Gloria’s Voice: The Story of Gloria Steinem–Feminist, Activist, Leader by Aura Lewis (Starting at $12, Sterling Children’s Books, Ages 4+)


When you go to the nail salon, you expect to be pampered with freshly buffed and painted fingers and toes. What you don’t expect is to come into contact with toxic fumes or harmful chemicals that can wreak havoc on your health from the products used in the salon. Unfortunately, this may be the case in many salons across the country where safety practices By Maureen Frost aren’t enforced and product ingredients are poorly regulated. Jenny Duranski, founder and CEO of Lena Rose Beauty, a green beauty boutique and spa in Chicago, dealt with the ramifications of these health hazards first hand. Before she founded her boutique, she worked as a certified nail technician for four years in a traditional salon but fell ill from the constant exposure of the toxic products she worked with. Eager to understand what was making her sick,



founded in 2004, works to educate the public and enact legislation to remove dangerous chemicals from personal care products. Over the years, they have persuaded many companies to ditch the harmful chemicals and bring the demand for natural and organic products to the mainstream market.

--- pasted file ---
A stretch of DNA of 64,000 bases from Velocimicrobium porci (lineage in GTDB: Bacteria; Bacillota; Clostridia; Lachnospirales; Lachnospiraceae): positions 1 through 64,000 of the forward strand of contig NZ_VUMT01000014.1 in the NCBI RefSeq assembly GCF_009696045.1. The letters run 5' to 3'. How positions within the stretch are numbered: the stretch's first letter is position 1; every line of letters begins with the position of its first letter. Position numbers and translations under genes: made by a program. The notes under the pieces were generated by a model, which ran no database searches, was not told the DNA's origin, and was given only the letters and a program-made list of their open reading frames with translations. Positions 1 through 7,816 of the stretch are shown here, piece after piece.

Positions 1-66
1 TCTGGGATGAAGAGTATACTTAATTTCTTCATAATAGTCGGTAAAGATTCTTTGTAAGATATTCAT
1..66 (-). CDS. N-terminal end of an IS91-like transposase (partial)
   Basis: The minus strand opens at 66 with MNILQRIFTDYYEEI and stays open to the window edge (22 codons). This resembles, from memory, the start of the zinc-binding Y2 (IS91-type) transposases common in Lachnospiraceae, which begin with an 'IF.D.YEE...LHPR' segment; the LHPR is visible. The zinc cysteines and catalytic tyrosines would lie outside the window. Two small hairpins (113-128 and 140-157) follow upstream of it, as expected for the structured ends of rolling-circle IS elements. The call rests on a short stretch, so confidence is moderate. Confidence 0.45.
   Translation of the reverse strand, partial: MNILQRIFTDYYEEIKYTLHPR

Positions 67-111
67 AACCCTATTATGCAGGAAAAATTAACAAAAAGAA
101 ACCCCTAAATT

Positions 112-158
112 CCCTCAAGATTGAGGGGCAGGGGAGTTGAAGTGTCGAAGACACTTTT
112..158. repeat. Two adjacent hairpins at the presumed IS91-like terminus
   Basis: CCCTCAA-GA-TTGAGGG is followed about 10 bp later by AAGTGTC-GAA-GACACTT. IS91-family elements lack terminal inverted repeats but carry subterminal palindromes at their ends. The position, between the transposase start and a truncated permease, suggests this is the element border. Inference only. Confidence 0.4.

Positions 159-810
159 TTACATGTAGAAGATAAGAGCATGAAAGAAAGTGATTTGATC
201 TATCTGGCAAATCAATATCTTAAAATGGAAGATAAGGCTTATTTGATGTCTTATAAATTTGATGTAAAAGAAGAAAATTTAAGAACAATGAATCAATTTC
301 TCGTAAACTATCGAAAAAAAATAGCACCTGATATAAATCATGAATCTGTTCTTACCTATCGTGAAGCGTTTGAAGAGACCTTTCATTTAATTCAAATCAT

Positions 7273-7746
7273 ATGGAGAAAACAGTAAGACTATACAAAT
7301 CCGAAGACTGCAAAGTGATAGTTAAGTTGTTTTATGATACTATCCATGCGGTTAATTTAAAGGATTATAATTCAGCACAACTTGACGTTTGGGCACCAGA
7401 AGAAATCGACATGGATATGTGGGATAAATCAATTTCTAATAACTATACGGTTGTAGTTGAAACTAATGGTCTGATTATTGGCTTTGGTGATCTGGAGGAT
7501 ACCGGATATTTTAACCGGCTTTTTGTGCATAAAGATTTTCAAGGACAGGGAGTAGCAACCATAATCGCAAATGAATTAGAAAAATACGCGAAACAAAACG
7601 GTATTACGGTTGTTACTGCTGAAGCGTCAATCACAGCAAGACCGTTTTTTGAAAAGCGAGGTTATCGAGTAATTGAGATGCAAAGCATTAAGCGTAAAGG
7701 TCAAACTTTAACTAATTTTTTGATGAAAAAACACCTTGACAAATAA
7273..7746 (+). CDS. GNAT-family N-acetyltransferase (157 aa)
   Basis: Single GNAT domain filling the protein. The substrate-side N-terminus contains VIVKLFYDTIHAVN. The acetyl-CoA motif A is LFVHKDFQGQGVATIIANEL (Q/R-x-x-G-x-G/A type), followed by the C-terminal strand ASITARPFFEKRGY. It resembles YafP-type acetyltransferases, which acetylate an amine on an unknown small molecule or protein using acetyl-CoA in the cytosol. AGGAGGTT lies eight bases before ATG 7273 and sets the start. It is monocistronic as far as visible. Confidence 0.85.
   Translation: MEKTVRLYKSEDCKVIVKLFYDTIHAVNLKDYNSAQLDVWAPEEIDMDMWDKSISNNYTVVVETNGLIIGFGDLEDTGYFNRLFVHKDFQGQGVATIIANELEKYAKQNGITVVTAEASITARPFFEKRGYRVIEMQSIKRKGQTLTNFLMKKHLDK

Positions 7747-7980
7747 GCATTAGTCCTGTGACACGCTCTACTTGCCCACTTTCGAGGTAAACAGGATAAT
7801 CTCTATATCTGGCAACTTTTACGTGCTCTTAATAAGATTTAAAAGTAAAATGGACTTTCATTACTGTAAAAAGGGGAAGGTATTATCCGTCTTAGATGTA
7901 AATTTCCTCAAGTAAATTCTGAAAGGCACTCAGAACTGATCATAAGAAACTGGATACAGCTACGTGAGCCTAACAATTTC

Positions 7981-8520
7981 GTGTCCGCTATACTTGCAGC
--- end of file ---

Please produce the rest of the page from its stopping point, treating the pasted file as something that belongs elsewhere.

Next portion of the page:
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she began to research on her own. The more she looked into the issues, the more she realized there weren’t nearly enough resources out there to help consumers and technicians understand the dangers and choose safer alternatives. One of the first websites Jenny came across that helped her along her educational journey was the Campaign for Safe Cosmetics. Ever since, Jenny has been a supporter, traveling to Washington D.C. to share her personal story and lobby for tougher legislation on the beauty products industry. Jenny explains, “I’m a very passionate advocate and activist. When I started learning more about this I got really angry and really frustrated. Then I became hopeless and then I got my passion back again.” She knew she could and should change things and has been carrying the torch for green nails ever since. Her research and dedication to natural alternatives